“I do not want my friends to think I’m a genius.”
Those were the words of a 14-year-old boy as he struggled to compose a letter as part of his school assignment.
He had asked for my suggestions as to what he could say in his letter, and I had given him a few ideas. But as we went along, he kept asking me if he could change some of the words to less “smart”-sounding alternatives.
I remember that he asked if he could change the word “teasing” to “joking.” I said “teasing” was the right word to use, because the incident he was writing about was, in fact, about being teased by friends.
He asked, “Isn’t joking the same thing?” I said they could be related, but he had to use the precise word so his reader would get his idea right away.
This was when he said he was worried that his friends might think he was a genius when the teacher read his letter aloud.
Why would a person be considered a genius for using the right words?
When I was in school, there was an emphasis on using the right words, and not general terms. It was normal.
But today you can hear (and read) how communication has become limited. People tend to overuse certain words especially when they describe things. And they abuse the superlatives.
Used for everything
The word “awesome” was an adjective used to describe something that inspired awe. When you heard that something was awesome, you knew it would be way above the norm.
But nowadays it’s used for anything, from parties, food, movies and dates, to clothes, shoes, etc.
A recording artist who was a guest on a radio show was told that a couple of high school students (who were guests, too) liked his new song and would buy his CD. He replied (in his relaxed voice), “Awesome, awesome.”
Did he mean he was now awe-inspired, or that he was expressing gratitude?
Everything is also “super,” “intense” or “solid.”
The Filipino language is in a similar state. “Sobra” is a very used and abused word. People are sobrang pagod, sobrang saya, sobrang galit, etc. And don’t forget “astig”—it’s used for everything as well.
At the other end of the scale, you can hear that things are “weak” or “failed.”
What happens when something is not “awesome” but still is not “failed?” The popular in-between description seems to be “okay lang.”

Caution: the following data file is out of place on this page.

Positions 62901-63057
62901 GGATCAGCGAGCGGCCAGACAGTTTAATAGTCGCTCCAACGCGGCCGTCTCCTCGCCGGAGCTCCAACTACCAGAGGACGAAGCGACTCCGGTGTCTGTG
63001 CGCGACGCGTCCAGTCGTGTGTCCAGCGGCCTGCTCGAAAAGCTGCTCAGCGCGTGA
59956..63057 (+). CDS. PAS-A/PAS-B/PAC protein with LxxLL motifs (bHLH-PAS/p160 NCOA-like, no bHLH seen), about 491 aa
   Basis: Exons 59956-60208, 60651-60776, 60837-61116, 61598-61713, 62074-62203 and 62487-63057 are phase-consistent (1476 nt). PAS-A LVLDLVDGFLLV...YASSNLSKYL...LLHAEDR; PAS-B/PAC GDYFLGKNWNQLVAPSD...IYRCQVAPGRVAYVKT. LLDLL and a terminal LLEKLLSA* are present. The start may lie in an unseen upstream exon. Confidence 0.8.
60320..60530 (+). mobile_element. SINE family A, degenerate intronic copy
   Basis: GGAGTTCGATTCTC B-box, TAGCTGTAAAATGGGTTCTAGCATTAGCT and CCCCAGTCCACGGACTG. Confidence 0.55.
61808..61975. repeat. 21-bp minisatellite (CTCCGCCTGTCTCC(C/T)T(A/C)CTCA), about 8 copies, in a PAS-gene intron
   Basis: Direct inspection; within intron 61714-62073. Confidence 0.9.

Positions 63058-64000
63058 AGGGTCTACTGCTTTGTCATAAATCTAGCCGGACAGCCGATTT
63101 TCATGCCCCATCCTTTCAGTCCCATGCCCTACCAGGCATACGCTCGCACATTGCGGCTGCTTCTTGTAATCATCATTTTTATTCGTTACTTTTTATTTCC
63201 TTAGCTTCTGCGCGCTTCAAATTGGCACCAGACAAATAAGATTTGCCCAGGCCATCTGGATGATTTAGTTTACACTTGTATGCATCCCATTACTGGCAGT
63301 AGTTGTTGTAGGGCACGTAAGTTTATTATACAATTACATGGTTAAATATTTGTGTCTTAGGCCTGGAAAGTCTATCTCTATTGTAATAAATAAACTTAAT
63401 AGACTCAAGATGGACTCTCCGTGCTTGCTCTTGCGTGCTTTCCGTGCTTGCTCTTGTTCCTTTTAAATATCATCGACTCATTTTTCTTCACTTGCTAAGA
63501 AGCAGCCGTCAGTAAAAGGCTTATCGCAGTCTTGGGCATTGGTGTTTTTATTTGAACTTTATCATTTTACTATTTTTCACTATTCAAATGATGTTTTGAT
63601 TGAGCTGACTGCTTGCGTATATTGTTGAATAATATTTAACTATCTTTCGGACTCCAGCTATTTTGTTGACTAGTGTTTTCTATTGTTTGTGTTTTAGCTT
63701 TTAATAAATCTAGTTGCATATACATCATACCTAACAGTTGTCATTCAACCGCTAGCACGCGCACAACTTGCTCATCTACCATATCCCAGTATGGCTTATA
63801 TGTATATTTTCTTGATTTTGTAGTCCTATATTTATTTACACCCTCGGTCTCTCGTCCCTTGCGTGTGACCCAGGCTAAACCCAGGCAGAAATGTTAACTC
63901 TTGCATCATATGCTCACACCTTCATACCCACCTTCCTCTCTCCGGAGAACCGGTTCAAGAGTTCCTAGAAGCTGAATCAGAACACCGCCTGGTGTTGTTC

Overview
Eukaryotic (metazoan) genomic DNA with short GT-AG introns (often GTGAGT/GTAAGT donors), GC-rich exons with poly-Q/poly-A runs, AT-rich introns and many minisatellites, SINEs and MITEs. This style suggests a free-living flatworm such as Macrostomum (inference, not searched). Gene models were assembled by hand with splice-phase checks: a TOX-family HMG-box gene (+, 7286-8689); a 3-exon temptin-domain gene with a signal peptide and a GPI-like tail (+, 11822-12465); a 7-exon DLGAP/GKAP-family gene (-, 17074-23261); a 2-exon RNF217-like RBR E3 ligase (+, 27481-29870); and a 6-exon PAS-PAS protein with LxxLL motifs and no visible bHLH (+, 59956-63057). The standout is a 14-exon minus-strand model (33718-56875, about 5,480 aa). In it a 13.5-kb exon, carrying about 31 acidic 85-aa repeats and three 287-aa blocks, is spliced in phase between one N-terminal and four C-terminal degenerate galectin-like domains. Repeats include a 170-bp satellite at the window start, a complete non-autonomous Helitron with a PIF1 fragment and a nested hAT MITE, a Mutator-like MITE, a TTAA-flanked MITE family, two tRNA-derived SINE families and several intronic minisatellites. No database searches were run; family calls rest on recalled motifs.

I like a wider vocabulary to help me get an accurate range of things. It helps me make decisions and choices.
For example, I would like to know whether a restaurant serves food that is bad, good, tasty or delicious. This would help a person know if they can go there to impress a date or a business contact or just to treat his buddies after losing a bet. I don’t want to hear that the two shirts I’m trying to choose between are both awesome.
If a friend tells me a movie was good but not great, I may still watch it on my own as a way to kill time. But if someone tells me a movie is “okay lang” when he meant it was not bad (but close to it) then I may want to kill him! Accuracy is so important.
Why do young people choose to mainly use these few words?
First, many either simply don’t know or are uncomfortable using other (more accurate) words. They are not challenged to communicate with precision. They seem to get by communicating with each other with generalized ideas.
But ask them what exactly they are trying to say, and they are at a loss to explain in simple terms.
In many cases, it has something to do with the parents. They say we cannot understand them (not because of their limited vocabulary) but because we oldies don’t understand today’s language.
This is their shortcut explanation, instead of taking it as a sign that they need to learn more.
In other cases, the otherwise intelligent child chooses to use the same limited words as his lesser skilled friends because he does not want to stand out or make his pals feel inadequate. He chooses to adopt their lingo to belong.
Unfortunately, there are quite a few schoolteachers who have the same weak vocabulary and grammar. They do not correct the students because they themselves cannot see a problem.
Thankfully, the school grading system still allows us to know our children’s academic performance. We still get to know if they did poor, fair, good or excellent.
Some kids today who fall in the last three levels would tell you that they did “okay lang.” Similarly, a kid who got a rating of fair or good—but not excellent—would say that his grades were awesome.
Parenting experts say we should teach our kids and correct them. We should encourage our kids to want to learn and improve themselves for themselves. Tell them to use the right words and praise them when they do.
I am blessed that my own two daughters have the hunger to learn. When they were little, I bought them books and read with and alongside them. They liked the almanacs and books about how things work. Their teachers said they communicated very well.
They are not considered nerds or geeks by friends—which the boy actually meant when he said “genius.” They feel confident because they know so many things, and so they even try to find out on their own.
By the way, the 14-year-old boy chose to do his homework using the right words. He said it did not matter if his friends called him a genius. Good grades are what he wanted more. So he is a genius!